He might have to resign or he might be given a desk job, but either way, his career is effectively over.

Learner example:

If that doesn't work, you can ask them to talk to your friends' parents so you could all go together. Either way, I know you will have lots of fun this summer. (Preliminary English Test; B1; Spanish)

one way or another
B2 in some way that is not stated
Dictionary examples:

One way or another these bills have to be paid.

Everyone at the party was related in one way or another.

Learner example:

All of them made a big difference [to] our personal life and have affected it one way or another. (First Certificate in English; B2; Dutch)

one way or the other
B2 in any way that is possible
Dictionary example:

We have to make a decision one way or the other about what needs to be done.

Learner example:

Our transportation system nowadays is also very well organised and there is a wide range of buses, subways, etc. with which you can reach your destination one way or the other. (First Certificate in English; B2; German)

the other way round/around
B2 happening in the opposite way
Dictionary example:

I thought the older people would be more offended than the young people, but it was the other way round.

Learner example:

As you know, I did that the other way round for the States. (First Certificate in English; B2; German)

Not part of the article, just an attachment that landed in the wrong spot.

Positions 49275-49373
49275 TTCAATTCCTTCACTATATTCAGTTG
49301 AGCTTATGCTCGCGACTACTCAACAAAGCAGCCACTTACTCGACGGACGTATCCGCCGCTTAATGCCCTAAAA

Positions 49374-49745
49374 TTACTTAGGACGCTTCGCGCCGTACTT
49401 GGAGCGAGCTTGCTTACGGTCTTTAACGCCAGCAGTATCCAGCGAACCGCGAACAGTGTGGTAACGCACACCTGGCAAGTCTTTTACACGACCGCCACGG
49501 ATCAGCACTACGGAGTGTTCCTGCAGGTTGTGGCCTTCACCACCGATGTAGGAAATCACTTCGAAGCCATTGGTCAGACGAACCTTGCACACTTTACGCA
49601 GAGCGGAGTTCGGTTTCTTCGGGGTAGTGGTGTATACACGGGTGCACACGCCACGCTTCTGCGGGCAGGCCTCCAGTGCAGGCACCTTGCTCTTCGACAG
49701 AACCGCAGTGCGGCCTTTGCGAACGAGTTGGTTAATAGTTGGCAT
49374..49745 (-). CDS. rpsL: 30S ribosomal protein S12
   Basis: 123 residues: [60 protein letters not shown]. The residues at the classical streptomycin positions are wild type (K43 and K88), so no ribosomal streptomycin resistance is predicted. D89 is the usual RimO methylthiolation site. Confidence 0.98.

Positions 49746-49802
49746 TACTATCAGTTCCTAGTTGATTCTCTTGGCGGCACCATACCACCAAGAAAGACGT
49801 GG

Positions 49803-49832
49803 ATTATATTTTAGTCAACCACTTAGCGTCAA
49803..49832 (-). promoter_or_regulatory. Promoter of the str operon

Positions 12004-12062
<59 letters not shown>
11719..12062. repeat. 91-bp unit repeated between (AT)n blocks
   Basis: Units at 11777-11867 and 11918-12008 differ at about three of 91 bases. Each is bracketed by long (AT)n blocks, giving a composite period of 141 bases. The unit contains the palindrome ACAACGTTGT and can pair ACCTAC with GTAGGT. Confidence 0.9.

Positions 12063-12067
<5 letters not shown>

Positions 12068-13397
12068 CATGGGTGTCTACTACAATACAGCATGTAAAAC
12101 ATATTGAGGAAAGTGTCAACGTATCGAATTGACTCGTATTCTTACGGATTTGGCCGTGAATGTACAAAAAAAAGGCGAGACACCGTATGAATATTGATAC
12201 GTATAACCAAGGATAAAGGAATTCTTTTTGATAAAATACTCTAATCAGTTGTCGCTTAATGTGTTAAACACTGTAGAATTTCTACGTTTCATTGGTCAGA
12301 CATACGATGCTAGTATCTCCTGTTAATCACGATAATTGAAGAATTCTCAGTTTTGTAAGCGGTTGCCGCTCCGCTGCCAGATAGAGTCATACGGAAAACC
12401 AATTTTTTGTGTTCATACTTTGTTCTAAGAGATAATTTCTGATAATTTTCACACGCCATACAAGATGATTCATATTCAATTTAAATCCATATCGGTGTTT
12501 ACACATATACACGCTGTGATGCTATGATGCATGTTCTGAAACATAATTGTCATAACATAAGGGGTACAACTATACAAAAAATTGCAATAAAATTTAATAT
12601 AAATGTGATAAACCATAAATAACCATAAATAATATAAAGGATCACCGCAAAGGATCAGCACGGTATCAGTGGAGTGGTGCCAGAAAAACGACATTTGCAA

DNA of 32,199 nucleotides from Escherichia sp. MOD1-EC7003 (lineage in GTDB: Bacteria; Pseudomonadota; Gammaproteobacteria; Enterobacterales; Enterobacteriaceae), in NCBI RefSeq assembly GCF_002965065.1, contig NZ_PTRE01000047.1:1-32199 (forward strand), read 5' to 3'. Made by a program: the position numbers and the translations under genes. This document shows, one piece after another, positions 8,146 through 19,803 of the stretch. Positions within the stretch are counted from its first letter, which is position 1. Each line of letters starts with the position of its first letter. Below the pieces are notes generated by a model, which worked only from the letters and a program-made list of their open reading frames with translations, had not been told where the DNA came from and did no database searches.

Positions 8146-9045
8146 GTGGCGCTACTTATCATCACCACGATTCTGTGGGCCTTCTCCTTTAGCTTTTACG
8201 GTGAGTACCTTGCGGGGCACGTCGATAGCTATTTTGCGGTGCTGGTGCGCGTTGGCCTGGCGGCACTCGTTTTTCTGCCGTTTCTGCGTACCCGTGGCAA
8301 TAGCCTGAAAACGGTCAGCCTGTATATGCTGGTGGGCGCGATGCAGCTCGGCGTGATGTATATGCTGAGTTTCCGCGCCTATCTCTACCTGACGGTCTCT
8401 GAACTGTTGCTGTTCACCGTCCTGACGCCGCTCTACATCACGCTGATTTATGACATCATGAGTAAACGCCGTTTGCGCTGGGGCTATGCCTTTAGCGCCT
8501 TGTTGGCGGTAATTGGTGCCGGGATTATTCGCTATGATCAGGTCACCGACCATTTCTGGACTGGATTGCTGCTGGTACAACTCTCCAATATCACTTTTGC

make your way
B2 to get to a place
Dictionary examples:

We slowly made our way down the river.

It's getting late - we should make our way home soon.

Learner example:

She made her way slowly to the waiting room and patiently waited for the train to arrive. (First Certificate in English; B2; Azerbaijani)

all the way
B2 the complete distance
Dictionary example:

They cycled all the way to London.

Learner example:

I drove all the way to Bergen in only one day. (First Certificate in English; B2; Swedish)

in a way; in some/many ways
B2 used to say that you think something is partly true
Dictionary examples:

In a way, I would prefer it if they didn't come because it would mean extra work.

In some ways it would be better if we met on Monday rather than Wednesday.

He was a remarkable politician in many ways.

Learner example:

I think that many people would like shops to be open all the time, and it might be good in some ways. (First Certificate in English; B2; Danish)

way (MANNER)
C1 no plural the manner in which someone behaves or thinks, or in which something happens
Dictionary examples:

Don't be alarmed - it's just his way.

He looked at me in a sinister way.

It's amazing the way she manages to stay so calm.

The way he was shouting, you'd have thought he was badly hurt.

To my way of thinking, they shouldn't be building so many roads.

It's always the way at work - either I've got nothing to do or I'm rushed off my feet!